To the Jungle: Travel Tips for Trekking in Nam Et-Phou Louey

If you're thinking about Laos in your next travel destination, have you considering going "off the beaten path" and immersing in a nature experience? If you answered yes and yes, then I personally recommend either “Trekking Tours” or “Nam Nern Night Safari” - or both, as I did!

As you might know, I recently went on a trek in the jungle and mountains of Nam Et – Phou Louey (NEPL) National Protected Area (NPA) in Houaphanh Province. It was a truly beautiful place. The dense and lush forest stretches far in every direction - it's a vast and incredibly biodiverse place.

If you missed my last post, it may be a good idea to start there where I give an overview of how you can support ecotourism and conservation in the country's largest protected area while enjoying a trek or safari.

Jungle Trek

The most important things to consider before arranging your trek would be how much time you have and whether one or both are a good fit with your interests. You should know that most often it takes at least half a day to a day to arrive or leave to go to another town (usually Nong Khiaw from the west or Xam Neua from the east). If you're tight on time then the Nam Nern Night Safari is approximately 24 hours! While the Trekking tours are more customizable with options for 2, 3 and 5-day treks.

I started with the 3-day Trek then the Night Safari afterward. In total, I was completing ecotourism activities in/around Nam Et – Phou Louey for about 6 days. Here's a list of the things I found myself using almost every day.



10 Must-Pack Items

1. Water bottle or thermos: staying hydrated during the trek is important! All water is boiled from the stream, but you can also bring a lifestraw or something to filter the water.

2. Toliet paper/tissue: always carry some with you - even though it is provided! There are modest toilet facilities at both campsites but carry toilet paper, just in case!

3. Lightweight clothing:

  • Lightweight trousers
  • Lightweight shirts
  • Lightweight rain jacket (note that the trek will not run if it is raining, but there might be light showers and I like to be prepared!)

4. Warm clothes: depending on the month and time of the year this may change, but it is important to bring layers. When the sunset, I was wearing a shirt, fleece and thin down jacket. On one night we stayed outside to observe wait and observing wildlife, so it can get chilly when you're sitting in the dark without a fire.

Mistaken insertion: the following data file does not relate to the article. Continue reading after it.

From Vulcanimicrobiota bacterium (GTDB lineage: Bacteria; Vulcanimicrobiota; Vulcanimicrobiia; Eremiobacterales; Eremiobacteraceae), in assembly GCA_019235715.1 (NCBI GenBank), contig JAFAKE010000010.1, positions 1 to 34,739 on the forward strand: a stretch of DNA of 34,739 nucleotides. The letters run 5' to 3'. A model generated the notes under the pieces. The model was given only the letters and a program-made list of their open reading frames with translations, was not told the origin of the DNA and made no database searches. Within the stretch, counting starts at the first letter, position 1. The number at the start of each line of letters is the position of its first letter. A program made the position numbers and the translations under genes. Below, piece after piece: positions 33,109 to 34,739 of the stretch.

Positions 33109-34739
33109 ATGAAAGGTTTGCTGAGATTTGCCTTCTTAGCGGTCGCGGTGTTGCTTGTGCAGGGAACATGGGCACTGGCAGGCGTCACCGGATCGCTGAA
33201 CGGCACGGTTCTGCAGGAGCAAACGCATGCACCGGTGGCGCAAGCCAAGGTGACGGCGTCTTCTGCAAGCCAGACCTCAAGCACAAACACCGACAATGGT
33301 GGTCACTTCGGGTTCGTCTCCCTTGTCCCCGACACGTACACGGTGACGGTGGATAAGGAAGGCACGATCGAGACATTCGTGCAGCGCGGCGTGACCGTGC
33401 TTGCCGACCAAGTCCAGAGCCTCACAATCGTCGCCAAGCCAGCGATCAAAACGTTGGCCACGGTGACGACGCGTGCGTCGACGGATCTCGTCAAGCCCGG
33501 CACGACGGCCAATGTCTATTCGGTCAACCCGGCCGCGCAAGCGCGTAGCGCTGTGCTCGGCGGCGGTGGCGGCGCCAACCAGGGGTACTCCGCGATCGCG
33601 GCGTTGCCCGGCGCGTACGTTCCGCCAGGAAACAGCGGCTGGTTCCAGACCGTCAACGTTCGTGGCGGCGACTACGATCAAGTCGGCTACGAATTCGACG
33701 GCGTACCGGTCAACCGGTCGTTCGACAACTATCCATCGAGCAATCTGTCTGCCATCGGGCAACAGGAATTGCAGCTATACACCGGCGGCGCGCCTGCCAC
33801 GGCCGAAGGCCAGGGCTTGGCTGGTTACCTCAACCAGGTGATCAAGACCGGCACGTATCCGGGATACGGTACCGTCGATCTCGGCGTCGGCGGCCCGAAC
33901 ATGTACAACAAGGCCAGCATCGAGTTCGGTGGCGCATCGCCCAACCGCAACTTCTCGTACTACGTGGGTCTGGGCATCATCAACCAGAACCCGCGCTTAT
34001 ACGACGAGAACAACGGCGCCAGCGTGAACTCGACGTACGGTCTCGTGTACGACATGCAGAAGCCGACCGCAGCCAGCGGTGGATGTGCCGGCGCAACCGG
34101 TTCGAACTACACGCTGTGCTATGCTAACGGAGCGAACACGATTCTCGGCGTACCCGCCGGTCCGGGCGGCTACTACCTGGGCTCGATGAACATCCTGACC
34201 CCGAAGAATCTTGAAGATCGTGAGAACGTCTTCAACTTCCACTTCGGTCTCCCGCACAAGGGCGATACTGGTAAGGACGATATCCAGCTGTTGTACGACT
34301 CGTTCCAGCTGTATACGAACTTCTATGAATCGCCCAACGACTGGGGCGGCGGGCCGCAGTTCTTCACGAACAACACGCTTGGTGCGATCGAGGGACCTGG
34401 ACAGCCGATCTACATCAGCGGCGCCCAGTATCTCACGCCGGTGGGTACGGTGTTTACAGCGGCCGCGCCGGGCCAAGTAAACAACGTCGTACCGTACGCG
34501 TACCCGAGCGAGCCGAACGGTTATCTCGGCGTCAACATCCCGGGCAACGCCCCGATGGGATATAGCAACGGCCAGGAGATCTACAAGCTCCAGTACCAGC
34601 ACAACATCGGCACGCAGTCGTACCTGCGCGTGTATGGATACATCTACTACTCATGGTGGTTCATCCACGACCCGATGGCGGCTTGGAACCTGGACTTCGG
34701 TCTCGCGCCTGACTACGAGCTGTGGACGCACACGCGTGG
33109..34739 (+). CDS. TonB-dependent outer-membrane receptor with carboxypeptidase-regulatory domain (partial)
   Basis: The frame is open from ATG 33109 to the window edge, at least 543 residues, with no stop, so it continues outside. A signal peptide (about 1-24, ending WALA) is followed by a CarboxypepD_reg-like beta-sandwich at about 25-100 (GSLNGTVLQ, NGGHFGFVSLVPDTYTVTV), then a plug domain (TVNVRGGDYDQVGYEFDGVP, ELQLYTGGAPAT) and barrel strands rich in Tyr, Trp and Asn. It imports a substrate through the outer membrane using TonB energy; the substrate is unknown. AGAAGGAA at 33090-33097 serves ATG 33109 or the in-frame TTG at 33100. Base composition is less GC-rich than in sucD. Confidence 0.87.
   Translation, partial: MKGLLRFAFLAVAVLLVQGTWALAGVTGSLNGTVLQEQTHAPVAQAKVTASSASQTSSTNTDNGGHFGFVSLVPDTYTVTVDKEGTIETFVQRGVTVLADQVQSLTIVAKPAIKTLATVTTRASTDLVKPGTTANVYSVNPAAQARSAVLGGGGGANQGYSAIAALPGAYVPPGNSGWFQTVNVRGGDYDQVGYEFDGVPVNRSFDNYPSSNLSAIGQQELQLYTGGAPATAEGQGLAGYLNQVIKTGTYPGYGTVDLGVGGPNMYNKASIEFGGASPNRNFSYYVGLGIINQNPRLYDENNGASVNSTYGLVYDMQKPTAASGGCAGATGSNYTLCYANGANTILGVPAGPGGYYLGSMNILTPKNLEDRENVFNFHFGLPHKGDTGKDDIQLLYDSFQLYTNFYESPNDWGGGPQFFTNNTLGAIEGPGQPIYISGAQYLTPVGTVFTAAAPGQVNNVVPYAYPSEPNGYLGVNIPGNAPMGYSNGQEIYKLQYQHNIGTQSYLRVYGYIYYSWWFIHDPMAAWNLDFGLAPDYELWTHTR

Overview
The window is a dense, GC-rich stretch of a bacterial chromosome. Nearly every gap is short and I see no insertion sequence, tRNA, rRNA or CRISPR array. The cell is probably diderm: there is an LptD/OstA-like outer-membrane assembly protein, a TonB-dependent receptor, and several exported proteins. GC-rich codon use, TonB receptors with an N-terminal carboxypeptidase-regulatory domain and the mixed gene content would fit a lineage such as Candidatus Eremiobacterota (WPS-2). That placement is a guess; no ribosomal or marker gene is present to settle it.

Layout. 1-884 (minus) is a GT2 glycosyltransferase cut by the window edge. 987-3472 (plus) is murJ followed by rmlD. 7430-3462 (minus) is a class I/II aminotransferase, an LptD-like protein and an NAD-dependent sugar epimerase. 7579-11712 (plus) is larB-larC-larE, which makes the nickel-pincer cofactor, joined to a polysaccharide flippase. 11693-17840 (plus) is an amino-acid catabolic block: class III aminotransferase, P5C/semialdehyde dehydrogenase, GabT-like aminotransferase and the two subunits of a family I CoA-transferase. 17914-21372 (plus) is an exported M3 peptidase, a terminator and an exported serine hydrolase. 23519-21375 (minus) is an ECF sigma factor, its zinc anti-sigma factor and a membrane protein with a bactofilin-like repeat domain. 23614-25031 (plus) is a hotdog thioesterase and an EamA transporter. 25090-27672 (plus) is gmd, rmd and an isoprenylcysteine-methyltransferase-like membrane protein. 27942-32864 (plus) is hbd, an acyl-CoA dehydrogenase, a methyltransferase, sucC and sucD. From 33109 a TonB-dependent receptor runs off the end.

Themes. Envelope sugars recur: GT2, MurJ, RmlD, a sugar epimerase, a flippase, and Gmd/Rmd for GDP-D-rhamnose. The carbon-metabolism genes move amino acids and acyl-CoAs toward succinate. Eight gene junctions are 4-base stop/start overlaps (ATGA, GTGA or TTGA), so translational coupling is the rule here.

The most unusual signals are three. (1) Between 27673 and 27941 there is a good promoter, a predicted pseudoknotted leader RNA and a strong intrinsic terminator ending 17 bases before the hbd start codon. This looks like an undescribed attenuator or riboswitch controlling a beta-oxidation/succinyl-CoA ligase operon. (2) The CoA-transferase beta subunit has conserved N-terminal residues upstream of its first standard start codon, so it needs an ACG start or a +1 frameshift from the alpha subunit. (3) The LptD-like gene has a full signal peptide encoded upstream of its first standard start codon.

5. Warm accessories: hat, socks, and mitts are helpful additions to your warm clothes.

Campsite on the first night

6. Mosquito spray: it keeps away leeches as well, or so I'm told! Despite this, I was bitten twice, but both occasions were not bad and I simply removed them. I also wore a mosquito repellent wristband, but I'm not sure how effective they were - has anyone had any experience with them?

Note that sleeping bag, sleeping mat and mosquito net are provided are carried for you.

7. Headlamp: of course, once it gets dark it's impossible to navigate without a headlamp. Make sure there are batteries! I have made the mistake of not checking before leaving home.

8. Hiking shoes and flip-flops or sandals: it's nice to have both options during the day. When we walked to the waterfalls it was nice to wear my sandals and dip my feet in the water, but during the trek, I wanted to have closed toed shoes as there were many small items that could easily cut your feet. However, if you're brave like our guide, he was only wearing flip-flops. He told us that people sometimes jokingly call him the "flip-flop" guide.

9. All-purpose soap and dry towel: Keep soap for handwashing or dipping in the river to bathe, preferably biodegradable, environmentally friendly and multipurpose soap. Don't forget a packable towel!

10. Solar charger: if you're using your phone to take photos, you might want to take this with you - note that you will not have service during the trek!



I also carry a camera and notebook everywhere I go. Maybe you also want to capture the moment and write down your thoughts?

Most of these items are regular items I would take with me on a long hike. The difference is that with the jungle the days get quite warm and humid during the day and cool off significantly during the evening. The range of climates felt much wider!

In the end, pack light! It will be a much more enjoyable experience if you take only what you need. Hope this helps with your packing if you decide to go for this unique trek in Laos.

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